• No results found

Noise-Stream Encoder-Decoder (NSED)

6.2 Proposed Method

6.2.2 Noise-Stream Encoder-Decoder (NSED)

This stream focuses on learning low-level manipulation-related features. The low-level im- age features are proven to be helpful in distinguishing different types of image manipulation operations [50]. These features are also shown to be able to localize different types of forg- eries [16]. In splicing forgeries, the spliced parts are likely to have noise levels different from TH-2553_136102029

6. Two-stream Encoder-Decoder Network for Localizing Image Forgeries

those in the authentic regions. In copy-move and content-removal forgeries, the forged regions are generally passed through different types of post-processing operations to make them look visually undetectable. These post-processing operations change the local dependencies of the pixels present in the forged regions and hence introduce low-level artefacts.

The NSED takes the green colour channel of the input image to the encoder. The green channel is selected for extracting the low-level artefacts because there are 25% more green pixels than the red and the blue ones in the Bayar filters, which are used by most camera devices as the preferred CFA [45], [145]. Due to this reason, the green channel contains the least noise among the 3 colour channels. Hence, the low-level artefact extraction from this channel is more reliable [50]. The encoder in this stream is similar to the one in the ISED. However, it employs an additional convolutional layer, called the high-pass filter (HPF) layer [96], [50], [16], before the normal convolutional layer. The HPF layer computes the high-pass residuals from the input image to suppress the image contents and enhance the noise contents. The kernels in the HPF layer follow certain constraints to compute the high-pass residuals. Depending upon the constraints put on the kernels, the HPF layers available in the literature can be categorized as: (i) the median filter residual layer, (ii) the constrained convolutional layer, and (iii) the SRM filter layer. The median filter residual layer [96] employs a fixed set of weights in the kernels to compute the median filtered residuals as the output of the HPF layer. The constrained convolutional layer [50] extracts content-adaptive high-pass residuals by learning weights under a pre-defined constraint, given by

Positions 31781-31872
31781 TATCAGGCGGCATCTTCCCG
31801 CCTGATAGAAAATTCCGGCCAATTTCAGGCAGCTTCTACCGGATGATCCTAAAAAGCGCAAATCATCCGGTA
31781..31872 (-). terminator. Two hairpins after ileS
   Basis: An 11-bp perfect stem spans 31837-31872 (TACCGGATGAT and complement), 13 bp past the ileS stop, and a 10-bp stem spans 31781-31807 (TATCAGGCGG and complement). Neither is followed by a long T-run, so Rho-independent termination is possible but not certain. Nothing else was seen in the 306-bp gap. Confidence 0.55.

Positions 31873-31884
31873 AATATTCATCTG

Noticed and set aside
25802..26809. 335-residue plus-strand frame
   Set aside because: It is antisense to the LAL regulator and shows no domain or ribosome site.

w1k(0,0)=−1 andX


w1k(l,m)= 1


where w1k(l,m) denotes the weight at position (l,m) of the kth filter and w1k(0,0) denotes the weight at the center of the corresponding filter kernel. This constraint in Equation (6.1) is enforced on the weights of the constrained layer during the training stage. More specifically, at the end of each training iteration, the central filter weight of each constrained filter kernel is set to -1, and the non-central filter weights are normalized by dividing by their sum.


6.2 Proposed Method

The SRM filter layer computes high pass residuals from the input image by applying a fixed set of SRM filters [116]. The constrained high-pass filters and the SRM filters have re- cently been shown to be effective in different forensics problems [16], [51]. In this work, we have experimented with the constrained convolutional and the SRM filter layers and found that the constrained high-pass filters perform better than the SRM filters. This is also intuitive as the constrained convolutional layer’s content-adaptive filters learn the kernel weights from the training data itself. As the SRM filters are fixed filters, they may not be able to extract optimal features for forgery detection tasks. Hence, we have preferred to use the constrained filters for all the experiments reported in this chapter.

Therefore, the first layer of the encoder is a constrained convolutional layer with 3 filters of size 5×5. The rest of the encoder has 4 convolutional layers, 4 residual blocks, and 4 max- pooling layers. The sizes of the kernels in the normal convolutional and the max-pooling layers are 3 ×3 and 2 × 2, respectively. The numbers of filters in the normal convolutional layers are 32, 64, 128, and 256. An input image of size 256×256×1 is fed to the encoder, and the feature map of size 16 × 16× 256 is produced as the output. For any other sizes, the input image is first resized to 256×256×1. The low-level artefacts present in forged images, i.e., the inconsistencies in the noise level and traces related to various image processing operations, are more affected by the image resizing operation compared to the high-level artefacts. In this work, we assume the forged regions to be sufficiently large. Then, there will be sufficiently many forged pixels in the resized image, which are obtained by performing the downsampling operation (e.g., bilinear averaging) on the forged pixels only. Under these conditions, the low- level artefacts of the forged regions will still be available in the downsampled images. Since we train the proposed network on downsampled images, it will learn the additional low-level artefacts present in them.

The coarse feature maps produced by the encoder are then fed to the decoder, which per- forms upsampling and convolution to produce the dense feature maps. The decoder of this stream has the same architecture as the one in the image-stream. Therefore, the output of the NSED is the feature maps of size 256×256×32


6. Two-stream Encoder-Decoder Network for Localizing Image Forgeries